The Teresian Library is a historical library commissioned by the Austrian Empress Maria Teresa in 1780. An indispensable destination for all bibliophiles and lovers and ancient readings, it is located in the former Jesuits' convent in via Roberto Ardigò in Mantua and can be visited free of charge in its famous rooms, as well as books are all available upon request.
Biblioteca Teresiana History
The Imperial Regia Library of Mantua was opened to the public in March 1780, as part of a vast program of reform of cultural and educational institutions commissioned by Maria Theresa of Austria, an exponent of the Hapsburg policy that was born throughout the territory Lombard a network of public libraries ordered on the territory.
Since then, the library has been deeply rooted in the social and cultural fabric of the city of Mantua, finding its seat in a wing of the Palazzo degli Studi that the Jesuits had built by architect Alfonso Torregiani in 1753. Initially the rooms assigned correspond to the current called "prima teresiana" and "secondo teresiane", while in the following century the adjoining rooms began to be used. The renovation of the rooms was entrusted to the architect Paolo Pozzo, who designed the majestic wooden shelves, inspired by the style of Fischer von Erlach, architect of the Viennese Hofbibliothek.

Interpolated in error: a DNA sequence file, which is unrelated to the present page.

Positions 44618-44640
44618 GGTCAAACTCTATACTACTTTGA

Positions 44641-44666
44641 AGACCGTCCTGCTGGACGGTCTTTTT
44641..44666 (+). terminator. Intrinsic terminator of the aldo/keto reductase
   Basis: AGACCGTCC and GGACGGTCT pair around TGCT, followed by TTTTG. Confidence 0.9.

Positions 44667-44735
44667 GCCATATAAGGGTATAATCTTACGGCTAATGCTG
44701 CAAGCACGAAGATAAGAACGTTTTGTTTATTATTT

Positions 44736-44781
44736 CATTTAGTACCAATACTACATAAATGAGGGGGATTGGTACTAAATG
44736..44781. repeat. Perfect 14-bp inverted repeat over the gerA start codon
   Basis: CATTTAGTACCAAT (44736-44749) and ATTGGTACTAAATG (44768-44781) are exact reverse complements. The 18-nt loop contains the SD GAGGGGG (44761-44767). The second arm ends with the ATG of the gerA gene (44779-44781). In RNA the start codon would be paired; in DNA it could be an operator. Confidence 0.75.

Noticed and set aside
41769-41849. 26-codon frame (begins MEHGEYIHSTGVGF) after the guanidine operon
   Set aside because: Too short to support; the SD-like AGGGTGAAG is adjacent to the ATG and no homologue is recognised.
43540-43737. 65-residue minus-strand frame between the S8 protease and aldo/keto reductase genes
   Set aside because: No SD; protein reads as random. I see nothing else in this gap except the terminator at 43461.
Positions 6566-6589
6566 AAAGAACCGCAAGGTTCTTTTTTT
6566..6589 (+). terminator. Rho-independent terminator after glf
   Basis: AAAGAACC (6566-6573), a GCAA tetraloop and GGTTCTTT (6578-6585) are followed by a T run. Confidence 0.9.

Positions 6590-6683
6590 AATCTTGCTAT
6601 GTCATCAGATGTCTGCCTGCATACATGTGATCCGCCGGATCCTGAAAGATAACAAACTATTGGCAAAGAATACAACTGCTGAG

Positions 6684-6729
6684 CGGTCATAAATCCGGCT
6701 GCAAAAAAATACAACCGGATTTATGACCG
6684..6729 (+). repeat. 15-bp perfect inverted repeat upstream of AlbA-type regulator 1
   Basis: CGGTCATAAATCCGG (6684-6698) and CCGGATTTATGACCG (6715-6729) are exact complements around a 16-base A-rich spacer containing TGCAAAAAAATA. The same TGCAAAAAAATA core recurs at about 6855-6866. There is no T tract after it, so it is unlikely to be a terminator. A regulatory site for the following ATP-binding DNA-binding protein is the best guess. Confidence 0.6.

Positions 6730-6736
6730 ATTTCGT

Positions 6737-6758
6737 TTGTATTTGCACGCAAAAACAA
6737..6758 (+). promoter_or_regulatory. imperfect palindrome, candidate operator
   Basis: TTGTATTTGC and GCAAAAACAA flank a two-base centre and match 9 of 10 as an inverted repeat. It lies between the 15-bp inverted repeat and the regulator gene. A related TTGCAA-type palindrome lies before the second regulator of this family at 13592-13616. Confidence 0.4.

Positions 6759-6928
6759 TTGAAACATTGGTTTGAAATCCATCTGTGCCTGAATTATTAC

In the first years the acquisitions mainly concerned the library funds of the suppressed Carmelite and Carthusian convents which added to the volumes of the Jesuit College. To these were added donations and legacies of individuals and thanks to appropriations of the Habsburg administration were also acquired collections of interest mainly naturalistic. The further monastic suppression in the Napoleonic era led to the arrival of precious bibliographical patrimony from the convents of Santa Maria delle Grazie, of San Benedetto in Polirone, of Dominicans, Franciscans, Capuchins, increasing the initial endowment of about 6,000 volumes to about 40,000 in 1823.
Hundreds of illuminated or drawn manuscripts, manuscripts, incunabula and a conspicuous collection of modern production as well as a precious collection of drawings and prints, to which are added continuously donations from artists and collectors and acquisitions on the antique market.